Ministers had pledged to halt the rise in the use of mood- lifting pills such as Prozac by spring this year, and then drive down their popularity by 10%.
Instead figures published yesterday revealed that the quantity of antidepressants given to patients rose by 7% between March 2009 and April 2010.
Poor access to alternative treatments such as cognitive behaviour therapy – which helps people learn to cope with their problems – was suggested by some as the reason for the failure.
Labour health spokesman Dr Richard Simpson, a member of the Royal College of Psychiatry, said: “The SNP Government promised to stabilise the prescription of antidepressants but they have failed to do so and numbers continue to rise.
“I know from my experience as a doctor that mental illness can be devastating for those who experience it. However, for all but severely affected patients, the daily use of drugs should be a last resort.”
The target to reduce anti-depressant prescribing has had its critics, with people pointing out it is the availability of alternatives that is important.
Yesterday the Scottish Association for Mental Health (SAMH) said: “What’s important is that people get the right treatment, quickly. Sometimes this will be antidepressants, but quick referrals should also be available for other types of treatment.
“SAMH believes that the Scottish Government is right to introduce a new waiting times target for psychological therapies and looks forward to its introduction later this year.”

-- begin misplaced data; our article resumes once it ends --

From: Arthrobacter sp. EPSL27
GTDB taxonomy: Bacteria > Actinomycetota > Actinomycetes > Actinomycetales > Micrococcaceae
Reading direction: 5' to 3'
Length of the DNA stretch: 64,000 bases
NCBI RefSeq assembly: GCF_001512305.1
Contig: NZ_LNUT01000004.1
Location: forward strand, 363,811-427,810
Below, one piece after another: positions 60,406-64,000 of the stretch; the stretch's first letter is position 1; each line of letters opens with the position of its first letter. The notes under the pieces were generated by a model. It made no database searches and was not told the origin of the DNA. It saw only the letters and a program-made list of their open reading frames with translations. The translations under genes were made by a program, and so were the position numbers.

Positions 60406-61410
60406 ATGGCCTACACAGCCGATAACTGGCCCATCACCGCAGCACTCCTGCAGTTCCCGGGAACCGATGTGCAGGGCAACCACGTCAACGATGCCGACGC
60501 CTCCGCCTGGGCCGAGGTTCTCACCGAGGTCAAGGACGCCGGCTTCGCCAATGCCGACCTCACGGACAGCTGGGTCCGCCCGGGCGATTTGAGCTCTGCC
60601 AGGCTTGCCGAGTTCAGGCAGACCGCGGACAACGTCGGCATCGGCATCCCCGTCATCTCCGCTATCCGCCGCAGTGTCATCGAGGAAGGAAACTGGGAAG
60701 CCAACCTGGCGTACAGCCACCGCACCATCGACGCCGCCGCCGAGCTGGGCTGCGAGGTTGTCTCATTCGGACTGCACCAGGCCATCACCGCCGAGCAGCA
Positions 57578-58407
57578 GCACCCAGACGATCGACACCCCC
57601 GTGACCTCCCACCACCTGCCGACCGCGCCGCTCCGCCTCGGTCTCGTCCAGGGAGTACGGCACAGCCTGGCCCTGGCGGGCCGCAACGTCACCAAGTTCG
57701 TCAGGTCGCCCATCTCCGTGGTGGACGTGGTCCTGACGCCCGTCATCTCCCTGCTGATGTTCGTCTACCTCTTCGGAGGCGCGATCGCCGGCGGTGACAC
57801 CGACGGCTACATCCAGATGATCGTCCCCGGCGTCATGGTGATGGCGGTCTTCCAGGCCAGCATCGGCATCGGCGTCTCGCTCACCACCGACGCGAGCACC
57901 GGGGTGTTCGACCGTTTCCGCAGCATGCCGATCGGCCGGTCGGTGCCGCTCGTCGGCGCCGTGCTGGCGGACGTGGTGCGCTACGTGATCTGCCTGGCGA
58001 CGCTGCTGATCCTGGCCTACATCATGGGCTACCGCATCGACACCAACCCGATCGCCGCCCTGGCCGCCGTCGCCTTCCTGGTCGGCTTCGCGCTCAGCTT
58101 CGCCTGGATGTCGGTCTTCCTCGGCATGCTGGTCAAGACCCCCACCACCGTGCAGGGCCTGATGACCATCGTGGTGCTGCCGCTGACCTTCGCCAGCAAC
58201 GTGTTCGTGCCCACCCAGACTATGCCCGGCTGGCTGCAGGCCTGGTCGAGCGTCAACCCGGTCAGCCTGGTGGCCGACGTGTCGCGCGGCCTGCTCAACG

However, the charity added that the Patients’ Rights Bill, which is currently going through Parliament and which will introduce a treatment time guarantee, will not cover most types of mental-health service.
They said: “SAMH thinks this is a missed opportunity and hopes the Scottish Government will reconsider”.
Jamie Stone, public health spokesman for the Liberal Democrats, said giving patients who were feeling low time in the GP surgery was also important.
He said: “We need to be confident that doctors have the time to explore alternatives to antidepressants before reaching for the prescription pad.
“We also need assurances that there are adequate mental health services in the community. GPs need to be confident that they can refer patients for specialised community support.”
Public Heath Minister Shona Robison said having the target had increased understanding of the issues behind anti-depressant prescribing in Scotland.
She also said GP and Scottish Health Survey data showed the prevalence of depression had increased during the last three years.
Details of anti-depressant use were given in a report on all NHS prescriptions. It revealed in 2009-10 the net ingredient cost to NHS Scotland for prescription drugs was £936 million, an increase of 3.3% on the previous financial year.